San Francisco, CA (PRWEB) February 11, 2005
ValentineÂs Day may look a little colder this year. So say dieters in a recent survey conducted by Diet.com.
While ValentineÂs Day usually calls to mind images of soft candlelight and romantic dinners, increasingly Americans are reporting that theyÂre Ânot in the moodÂ for romance because of their weight. Over 42% of respondents in the Diet.com survey reported that they ÂdefinitelyÂ or Âmost likelyÂ would not be passionate on CupidÂs day, primarily because of their size.
An additional 20% reported that they may avoid intimacy because of their weight, leaving only 38% who asserted their size would not affect their sex life.
As Valentine's Day approaches and many of us gear up for the most romantic time of the year, just how does this affect the passionate but slightly overweight American majority? The recent Diet.com survey of 2,862 dieters concluded that despite their warm feelings, many in AmericaÂs plump population may be left out in the cold.
ÂBeing overweight leads to fatigue, depression, and a host of other health concerns,Â says Dr. Robert Kushner, author of the American Medical Association's Obesity Treatment Guide for Physicians and Medical Director of Diet.com. ÂItÂs no surprise that so many overweight Americans feel a little less romantic.Â
America has a population of dieters that have tended to overlook the role of behavior patterns and personality traits in weight loss. Problems compound at certain times of the year, especially when we encounter emotional events. These emotions often lead to further unhealthy eating and weight gain. Valentines Day represents a particularly hazardous time for dieters as emotional levels may be at a high, spurring further bouts of emotional eating.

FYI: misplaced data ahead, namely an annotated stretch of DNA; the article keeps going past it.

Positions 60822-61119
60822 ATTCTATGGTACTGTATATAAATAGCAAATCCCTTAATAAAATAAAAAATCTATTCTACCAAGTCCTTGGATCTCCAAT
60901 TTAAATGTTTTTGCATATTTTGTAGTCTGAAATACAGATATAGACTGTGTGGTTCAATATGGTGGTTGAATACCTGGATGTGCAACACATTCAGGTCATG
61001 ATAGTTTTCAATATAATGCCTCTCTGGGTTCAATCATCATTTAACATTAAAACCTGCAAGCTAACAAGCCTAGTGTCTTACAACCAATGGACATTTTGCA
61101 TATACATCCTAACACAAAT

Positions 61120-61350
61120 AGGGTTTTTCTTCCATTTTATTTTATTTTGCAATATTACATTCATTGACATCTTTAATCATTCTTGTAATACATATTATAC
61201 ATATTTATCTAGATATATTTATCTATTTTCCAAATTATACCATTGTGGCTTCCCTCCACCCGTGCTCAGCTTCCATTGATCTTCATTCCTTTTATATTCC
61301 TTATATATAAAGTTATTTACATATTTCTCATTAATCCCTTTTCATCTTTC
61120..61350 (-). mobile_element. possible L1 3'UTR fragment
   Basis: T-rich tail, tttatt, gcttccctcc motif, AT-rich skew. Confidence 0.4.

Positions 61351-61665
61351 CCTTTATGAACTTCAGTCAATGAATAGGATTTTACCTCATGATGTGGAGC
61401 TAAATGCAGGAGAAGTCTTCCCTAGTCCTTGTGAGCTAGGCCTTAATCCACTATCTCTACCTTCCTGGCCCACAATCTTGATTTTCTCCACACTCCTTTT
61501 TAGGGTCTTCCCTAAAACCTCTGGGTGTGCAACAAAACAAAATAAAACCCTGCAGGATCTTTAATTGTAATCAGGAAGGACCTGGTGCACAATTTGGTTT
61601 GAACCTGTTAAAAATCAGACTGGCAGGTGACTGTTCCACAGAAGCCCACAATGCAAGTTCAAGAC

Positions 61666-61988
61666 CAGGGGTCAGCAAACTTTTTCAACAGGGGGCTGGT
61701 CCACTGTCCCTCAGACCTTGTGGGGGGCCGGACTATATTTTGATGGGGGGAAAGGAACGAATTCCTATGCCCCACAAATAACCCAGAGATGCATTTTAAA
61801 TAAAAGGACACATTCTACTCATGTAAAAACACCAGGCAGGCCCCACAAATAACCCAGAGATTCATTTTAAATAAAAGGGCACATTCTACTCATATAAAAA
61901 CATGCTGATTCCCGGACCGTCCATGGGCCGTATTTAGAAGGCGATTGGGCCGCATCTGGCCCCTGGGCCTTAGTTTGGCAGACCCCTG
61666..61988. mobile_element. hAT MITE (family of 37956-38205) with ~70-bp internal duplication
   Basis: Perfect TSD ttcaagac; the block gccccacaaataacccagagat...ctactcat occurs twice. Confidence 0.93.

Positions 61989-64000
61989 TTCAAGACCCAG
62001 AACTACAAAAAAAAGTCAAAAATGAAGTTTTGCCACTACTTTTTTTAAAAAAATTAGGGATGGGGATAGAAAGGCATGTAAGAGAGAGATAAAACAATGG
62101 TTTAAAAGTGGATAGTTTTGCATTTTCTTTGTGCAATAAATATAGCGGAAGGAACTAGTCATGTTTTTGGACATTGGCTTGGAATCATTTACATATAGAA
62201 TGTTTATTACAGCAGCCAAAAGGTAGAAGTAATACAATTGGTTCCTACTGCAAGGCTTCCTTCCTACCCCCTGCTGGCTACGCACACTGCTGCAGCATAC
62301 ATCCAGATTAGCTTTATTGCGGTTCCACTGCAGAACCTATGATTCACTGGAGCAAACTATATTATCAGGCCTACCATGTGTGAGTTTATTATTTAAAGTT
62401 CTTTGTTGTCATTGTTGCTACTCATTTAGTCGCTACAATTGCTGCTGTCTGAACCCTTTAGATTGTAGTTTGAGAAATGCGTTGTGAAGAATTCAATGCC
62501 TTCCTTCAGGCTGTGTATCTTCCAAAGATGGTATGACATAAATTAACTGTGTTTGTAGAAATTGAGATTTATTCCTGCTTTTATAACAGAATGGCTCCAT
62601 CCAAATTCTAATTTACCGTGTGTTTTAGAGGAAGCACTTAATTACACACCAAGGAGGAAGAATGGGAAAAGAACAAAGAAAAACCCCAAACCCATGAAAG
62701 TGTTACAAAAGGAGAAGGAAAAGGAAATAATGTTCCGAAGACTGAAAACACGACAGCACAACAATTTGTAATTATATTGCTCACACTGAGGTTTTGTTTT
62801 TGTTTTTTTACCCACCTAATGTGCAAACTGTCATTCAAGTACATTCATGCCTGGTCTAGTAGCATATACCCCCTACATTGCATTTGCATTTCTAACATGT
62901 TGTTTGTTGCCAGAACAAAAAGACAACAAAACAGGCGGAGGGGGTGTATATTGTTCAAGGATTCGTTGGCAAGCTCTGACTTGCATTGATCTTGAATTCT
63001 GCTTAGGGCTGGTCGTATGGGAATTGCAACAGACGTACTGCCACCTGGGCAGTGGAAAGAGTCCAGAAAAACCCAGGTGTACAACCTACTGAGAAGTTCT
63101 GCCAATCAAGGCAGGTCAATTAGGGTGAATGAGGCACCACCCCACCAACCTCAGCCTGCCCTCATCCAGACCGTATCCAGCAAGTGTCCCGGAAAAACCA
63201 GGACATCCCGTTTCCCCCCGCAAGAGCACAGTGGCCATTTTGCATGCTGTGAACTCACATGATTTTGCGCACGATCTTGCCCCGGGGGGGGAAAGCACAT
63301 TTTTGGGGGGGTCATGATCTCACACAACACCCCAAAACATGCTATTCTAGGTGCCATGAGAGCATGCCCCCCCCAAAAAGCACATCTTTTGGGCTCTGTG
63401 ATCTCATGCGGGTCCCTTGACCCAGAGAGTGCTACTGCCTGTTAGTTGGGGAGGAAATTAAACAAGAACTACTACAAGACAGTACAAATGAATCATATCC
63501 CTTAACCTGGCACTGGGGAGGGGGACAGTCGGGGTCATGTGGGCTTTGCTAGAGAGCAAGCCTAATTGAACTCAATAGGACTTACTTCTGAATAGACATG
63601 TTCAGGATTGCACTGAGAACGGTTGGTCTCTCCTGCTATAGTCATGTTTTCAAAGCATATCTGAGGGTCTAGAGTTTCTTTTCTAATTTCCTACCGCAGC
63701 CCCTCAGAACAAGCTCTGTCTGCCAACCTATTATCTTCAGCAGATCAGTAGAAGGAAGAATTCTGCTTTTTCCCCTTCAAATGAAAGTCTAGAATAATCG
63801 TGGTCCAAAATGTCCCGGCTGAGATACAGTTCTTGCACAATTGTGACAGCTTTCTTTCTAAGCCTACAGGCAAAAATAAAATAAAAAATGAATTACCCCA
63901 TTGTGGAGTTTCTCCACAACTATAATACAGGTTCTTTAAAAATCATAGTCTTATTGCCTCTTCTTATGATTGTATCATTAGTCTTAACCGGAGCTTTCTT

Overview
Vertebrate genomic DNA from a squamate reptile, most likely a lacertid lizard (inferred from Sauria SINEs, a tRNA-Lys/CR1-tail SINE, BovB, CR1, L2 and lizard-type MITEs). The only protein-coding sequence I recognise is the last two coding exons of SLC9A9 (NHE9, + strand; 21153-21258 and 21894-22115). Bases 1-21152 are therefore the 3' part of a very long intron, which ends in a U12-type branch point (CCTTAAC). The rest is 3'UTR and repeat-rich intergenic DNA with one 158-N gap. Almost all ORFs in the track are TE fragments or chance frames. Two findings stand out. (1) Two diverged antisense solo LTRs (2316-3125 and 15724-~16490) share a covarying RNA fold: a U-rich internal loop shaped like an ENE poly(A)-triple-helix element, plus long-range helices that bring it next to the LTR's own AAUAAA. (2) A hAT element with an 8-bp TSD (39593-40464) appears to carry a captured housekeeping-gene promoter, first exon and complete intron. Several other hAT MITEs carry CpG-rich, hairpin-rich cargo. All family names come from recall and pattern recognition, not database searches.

ÂOverweight individuals can feel very vulnerable and self-conscious about their bodies,Â says Kate Leighton, Diet.comÂs Community Leader. ÂExposing themselves to potential rejection, even from a loved one, can often seem too threatening. Diet.comÂs discussion boards are full of posts about issues like this.Â
The National Center for Health Statistics reports that 65% of AmericanÂs were overweight in 1999-2002, up from 47% in the previous survey period of 1976-1980.
The solution for lovelorn dieters? According to Dr. Kushner, addressing all 3 dimensions of a personÂs lifestyle - eating, exercising, and coping - is the key to weight loss success. ÂBreaking unhealthy old habits can be done,Â he assures us. ÂJust take one habit at a time.Â
Diet.com strives to help reverse the trend of the expanding American waistline by providing an innovative new approach to weight loss, tailored to each dieterÂs unique personality and lifestyle. To learn more about your own personality type, visit http://www.Diet.com to take a Diet Personality Assessment.
About Dr. Robert Kushner
Dr. Kushner, Medical Director of Diet.com, is also author of the American Medical Association's Obesity Treatment Guide for Physicians. Dr. KushnerÂs individualized Personality Diet approach has been proven to help people lose weight and keep it off successfully. Dr. Kushner is also Medical Director of Northwestern Memorial HospitalÂs Wellness Institute and President of the American Board of Nutrition Physician Specialists.
Diet.com offers a highly personalized weight loss program using a validated personality test, customized weight loss strategies, and an energizing social networking model. A partnership between renowned weight loss expert, Dr. Robert Kushner and veteran online community pioneers, Diet.com sets to establish the new standard of online weight loss service which is trusted by users, endorsed by experts, and proven to deliver lasting results.
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